May these words stir you and I up to turning up tomorrow having turned over the earth of our hearts anew for a new season of personal and corporate growth.

Semper Reformanda,

Pastor Grant

Proper Preparation for the Lord’s Day and Supper

Calvin SealFor Lord’s Day, January 18, 2015

 

 

 

 

 

 

[Photo source: http://myheartioffer.blogspot.com/2011_10_01_archive.html]

Dear Saints,

Thomas Watson writes, “There is no receiving a crucified Christ but to a consecrated heart.”

Watson is speaking to the vital need of preparing ourselves properly for our effectual taking of the Lord in His Supper (which will be our topic of Scripture study tomorrow evening by the guidance of Westminster Larger Catechism Q&A 171)–but his words are also important to help us remember to prepare for public and private worship on the Lord’s Day as well.  This verse is an important one we will consider tomorrow evening:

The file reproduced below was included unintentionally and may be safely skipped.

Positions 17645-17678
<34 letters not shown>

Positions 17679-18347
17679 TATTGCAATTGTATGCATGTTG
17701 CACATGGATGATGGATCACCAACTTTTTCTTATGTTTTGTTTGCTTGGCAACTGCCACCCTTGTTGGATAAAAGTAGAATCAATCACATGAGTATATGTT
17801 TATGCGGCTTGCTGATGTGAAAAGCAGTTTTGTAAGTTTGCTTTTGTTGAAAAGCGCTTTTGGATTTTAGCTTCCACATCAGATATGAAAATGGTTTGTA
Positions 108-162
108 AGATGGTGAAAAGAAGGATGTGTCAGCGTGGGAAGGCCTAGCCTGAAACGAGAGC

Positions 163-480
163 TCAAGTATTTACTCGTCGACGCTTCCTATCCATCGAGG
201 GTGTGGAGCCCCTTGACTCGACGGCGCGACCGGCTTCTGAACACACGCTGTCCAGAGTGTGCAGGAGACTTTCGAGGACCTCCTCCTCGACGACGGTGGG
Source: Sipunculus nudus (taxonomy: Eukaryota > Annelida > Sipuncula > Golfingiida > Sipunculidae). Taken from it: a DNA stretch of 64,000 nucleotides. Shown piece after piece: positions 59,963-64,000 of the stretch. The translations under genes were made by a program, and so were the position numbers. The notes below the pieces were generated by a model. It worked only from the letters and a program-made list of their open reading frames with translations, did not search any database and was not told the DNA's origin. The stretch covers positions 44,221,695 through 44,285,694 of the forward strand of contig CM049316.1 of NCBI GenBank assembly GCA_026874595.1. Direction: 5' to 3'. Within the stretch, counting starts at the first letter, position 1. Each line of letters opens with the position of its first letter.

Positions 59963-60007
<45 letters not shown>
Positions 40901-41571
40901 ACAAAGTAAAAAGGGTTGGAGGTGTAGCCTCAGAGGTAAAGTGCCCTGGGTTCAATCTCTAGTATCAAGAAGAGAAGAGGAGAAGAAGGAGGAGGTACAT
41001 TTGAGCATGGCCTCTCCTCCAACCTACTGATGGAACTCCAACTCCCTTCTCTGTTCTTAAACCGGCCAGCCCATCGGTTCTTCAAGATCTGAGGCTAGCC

Examine yourselves, whether ye be in the faith; prove your own selves. Know ye not your own selves, how that Jesus Christ is in you, except ye be reprobates? (2 Corinthians 13:5)

Tomorrow, God will speak to us again in Exodus 31:12-17 about keeping His holy Sabbath holy, for such a lifestyle is a living sign of covenant life with Him in Christ.  It is not insignificant that as God “wraps things up” after forty days with Moses on Mount Sinai regarding all the moral, judicial, and ceremonial laws just before He gives him the stone tablets as the witnessing “receipts” of their agreement (next week, vs. 18), God reviews how important Sabbath-keeping is as a witness to their holy relationship with Him.  So it is appropriate for us to review how to prepare for Lord’s Day worship by the guidance of the Westminster Divines:

Westminster Larger Catechism 117:  How is the sabbath or the Lord’s day to be sanctified? A. The sabbath or Lord’s day is to be sanctified by an holy resting all the day … in the publick and private exercises of God’s worship: and, to that end, we are to prepare our hearts, and with such foresight, diligence, and moderation, to dispose and seasonably dispatch our worldly business, that we may be the more free and fit for the duties of that day.